Archive for the Helltime Category

Helltime for September 20

Posted in Helltime with tags on September 20, 2010 by moffdub

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Helltime for September 13

Posted in Helltime with tags on September 13, 2010 by moffdub

Announcer: Now for quick hits and commentary on software development topics from around the web, the EIP web-ring brings you the stigmatized spawn of a refactory, MoffDub, and Helltime!

  • Now here is a post that has me thinking about my latest foray into Erlang. Gojko Adzic opines that the Actor model of concurrency is the next step in object-orientation and actually forces people to write better objects. I’m not so sure that is the case. First of all, I don’t think I would design a system where every would-be object is a process instead. Second of all, because of the first point, people will probably only inject concurrency where it is needed for better performance. Those seams in the code aren’t likely to coincide with fantastic object design.
  • Get your balance on at CodeBalance and compare five different ways to implement the Singleton pattern. It’s a good read, and a reminder to let your runtime environment handle as much of that stuff as you can. This has production defect written all over it.
  • Old-timer Alfred Thompson offers sage advice from academia: objects aren’t the right tool for everything. It is a specialization of the saying “when you have a hammer, everything begins to look like a nail”. He touches upon something I’d like to get more into, and that is integrating different, diverse languages in a single project. I’m not talking about Scala and Java, or F# with C#. Common frameworks are for wimps.
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Helltime For August 23

Posted in Helltime with tags on August 23, 2010 by moffdub

Announcer: Now for quick hits and commentary on software development topics from around the web, the EIP web-ring brings you the stigmatized spawn of a refactory, MoffDub, and Helltime!

  • Watts S. Humphrey of the SEI takes a step back in the July/August issue of CrossTalk and tries to figure out why large software projects almost always fail. The big takeaway for me from this lengthy article is that Watts first says that managers aren’t the problem, but rather the management method: managers like to “Manage By Walking Around”, and this works because they can see, feel, and hear the work being done as it is being done; he goes on to say that because software is different because it is essentially imaginary, these typical techniques do not work, and managers end up sticking their noses where it doesn’t belong and generally pissing everyone off; finally, Watts says that the engineers must manage themselves since they know the work best and can give the most accurate reports and status!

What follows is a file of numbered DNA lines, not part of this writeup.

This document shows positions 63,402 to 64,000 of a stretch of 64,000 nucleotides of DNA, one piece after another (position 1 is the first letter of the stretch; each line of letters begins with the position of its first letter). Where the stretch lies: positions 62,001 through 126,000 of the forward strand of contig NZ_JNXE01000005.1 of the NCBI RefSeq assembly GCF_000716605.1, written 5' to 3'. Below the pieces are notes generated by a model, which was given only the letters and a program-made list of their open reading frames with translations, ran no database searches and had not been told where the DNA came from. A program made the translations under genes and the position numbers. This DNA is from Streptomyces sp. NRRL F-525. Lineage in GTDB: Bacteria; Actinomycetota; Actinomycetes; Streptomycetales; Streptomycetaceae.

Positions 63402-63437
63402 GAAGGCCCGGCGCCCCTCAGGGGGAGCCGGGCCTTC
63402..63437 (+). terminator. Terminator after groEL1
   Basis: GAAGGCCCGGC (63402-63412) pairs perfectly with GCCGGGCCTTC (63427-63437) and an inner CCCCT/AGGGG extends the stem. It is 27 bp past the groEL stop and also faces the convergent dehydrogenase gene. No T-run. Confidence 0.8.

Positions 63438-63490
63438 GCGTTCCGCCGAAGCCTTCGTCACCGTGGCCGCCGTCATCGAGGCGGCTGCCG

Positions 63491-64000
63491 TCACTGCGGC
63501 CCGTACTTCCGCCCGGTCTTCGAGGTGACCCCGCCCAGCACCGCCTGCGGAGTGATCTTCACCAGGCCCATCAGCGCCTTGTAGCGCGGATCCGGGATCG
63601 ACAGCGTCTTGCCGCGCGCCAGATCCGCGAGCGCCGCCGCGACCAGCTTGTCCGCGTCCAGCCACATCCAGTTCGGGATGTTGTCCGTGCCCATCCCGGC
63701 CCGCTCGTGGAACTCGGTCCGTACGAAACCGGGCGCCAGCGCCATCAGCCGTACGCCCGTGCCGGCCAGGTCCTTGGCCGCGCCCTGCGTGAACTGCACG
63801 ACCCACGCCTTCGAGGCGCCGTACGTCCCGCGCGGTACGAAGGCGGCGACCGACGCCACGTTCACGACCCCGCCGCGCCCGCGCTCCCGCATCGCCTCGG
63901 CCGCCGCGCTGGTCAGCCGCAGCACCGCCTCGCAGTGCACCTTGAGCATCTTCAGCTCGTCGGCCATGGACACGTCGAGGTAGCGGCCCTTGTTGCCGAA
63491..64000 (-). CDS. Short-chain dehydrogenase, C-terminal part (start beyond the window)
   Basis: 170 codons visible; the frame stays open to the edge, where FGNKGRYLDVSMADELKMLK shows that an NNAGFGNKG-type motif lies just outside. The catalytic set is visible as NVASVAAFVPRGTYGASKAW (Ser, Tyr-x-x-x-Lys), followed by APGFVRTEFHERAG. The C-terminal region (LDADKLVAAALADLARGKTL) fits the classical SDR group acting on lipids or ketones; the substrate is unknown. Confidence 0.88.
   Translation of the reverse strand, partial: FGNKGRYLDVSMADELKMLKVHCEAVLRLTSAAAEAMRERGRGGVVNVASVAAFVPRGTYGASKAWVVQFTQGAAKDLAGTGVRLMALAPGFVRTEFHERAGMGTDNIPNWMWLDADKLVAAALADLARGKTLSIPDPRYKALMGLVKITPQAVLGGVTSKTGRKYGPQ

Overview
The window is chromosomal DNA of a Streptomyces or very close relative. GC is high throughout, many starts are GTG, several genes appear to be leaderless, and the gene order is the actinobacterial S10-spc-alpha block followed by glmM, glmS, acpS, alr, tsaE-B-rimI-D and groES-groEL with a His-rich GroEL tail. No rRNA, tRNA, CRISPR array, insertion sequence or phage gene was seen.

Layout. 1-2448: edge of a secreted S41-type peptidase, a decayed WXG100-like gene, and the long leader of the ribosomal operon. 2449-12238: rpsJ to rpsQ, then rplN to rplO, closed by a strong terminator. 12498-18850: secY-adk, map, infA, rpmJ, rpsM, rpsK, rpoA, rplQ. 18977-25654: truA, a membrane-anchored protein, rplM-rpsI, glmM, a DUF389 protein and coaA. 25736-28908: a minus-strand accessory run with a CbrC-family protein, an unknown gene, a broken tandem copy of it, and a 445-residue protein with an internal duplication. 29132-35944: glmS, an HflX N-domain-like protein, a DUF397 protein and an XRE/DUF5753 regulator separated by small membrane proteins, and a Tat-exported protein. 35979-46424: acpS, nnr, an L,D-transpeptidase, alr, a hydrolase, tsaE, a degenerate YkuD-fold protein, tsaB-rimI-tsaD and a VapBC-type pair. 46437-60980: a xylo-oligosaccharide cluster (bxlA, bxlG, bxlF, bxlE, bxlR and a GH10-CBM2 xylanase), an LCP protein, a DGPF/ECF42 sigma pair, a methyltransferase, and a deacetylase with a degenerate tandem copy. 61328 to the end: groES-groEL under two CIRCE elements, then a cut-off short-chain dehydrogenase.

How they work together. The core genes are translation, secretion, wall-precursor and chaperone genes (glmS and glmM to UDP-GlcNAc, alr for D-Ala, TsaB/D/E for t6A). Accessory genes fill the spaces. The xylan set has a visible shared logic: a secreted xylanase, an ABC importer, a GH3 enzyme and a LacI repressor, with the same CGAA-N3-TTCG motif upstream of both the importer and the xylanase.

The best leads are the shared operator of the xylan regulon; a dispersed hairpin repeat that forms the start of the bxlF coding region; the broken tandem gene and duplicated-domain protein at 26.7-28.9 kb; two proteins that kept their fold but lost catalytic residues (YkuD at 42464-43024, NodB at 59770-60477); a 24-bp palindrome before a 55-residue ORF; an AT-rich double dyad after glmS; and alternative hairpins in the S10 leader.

So who needs managers? I swear, every time I make a joke about those people (managers), it comes true.

  • To see how the new kids on the block are looking at us OO old-timers, take a read at Isaac Hodes’ CopperThoughts blog, where he covers Java for Clojure programmers. Aside from the accurate description of classes in functional terms (“A class is a bundle of methods (functions which act on the class) that can serve as a data type.”), it is interesting to see the syntax Clojure uses for Java methods; it seems that a method name is passed to a function as data, kind of like Smalltalk. It harks back to my playing around in various functional languages to force-fit OO where it didn’t really belong.
  • Dan McComas, web developer for BayCitizen, fears becoming an old web developer because he cannot think of any he has worked with recently. He figures that most of the people that would have been 50+ developers are now managers. Now, he contemplates abandoning the virtuous path of code creation. Don’t do it, Dan. Don’t do it.
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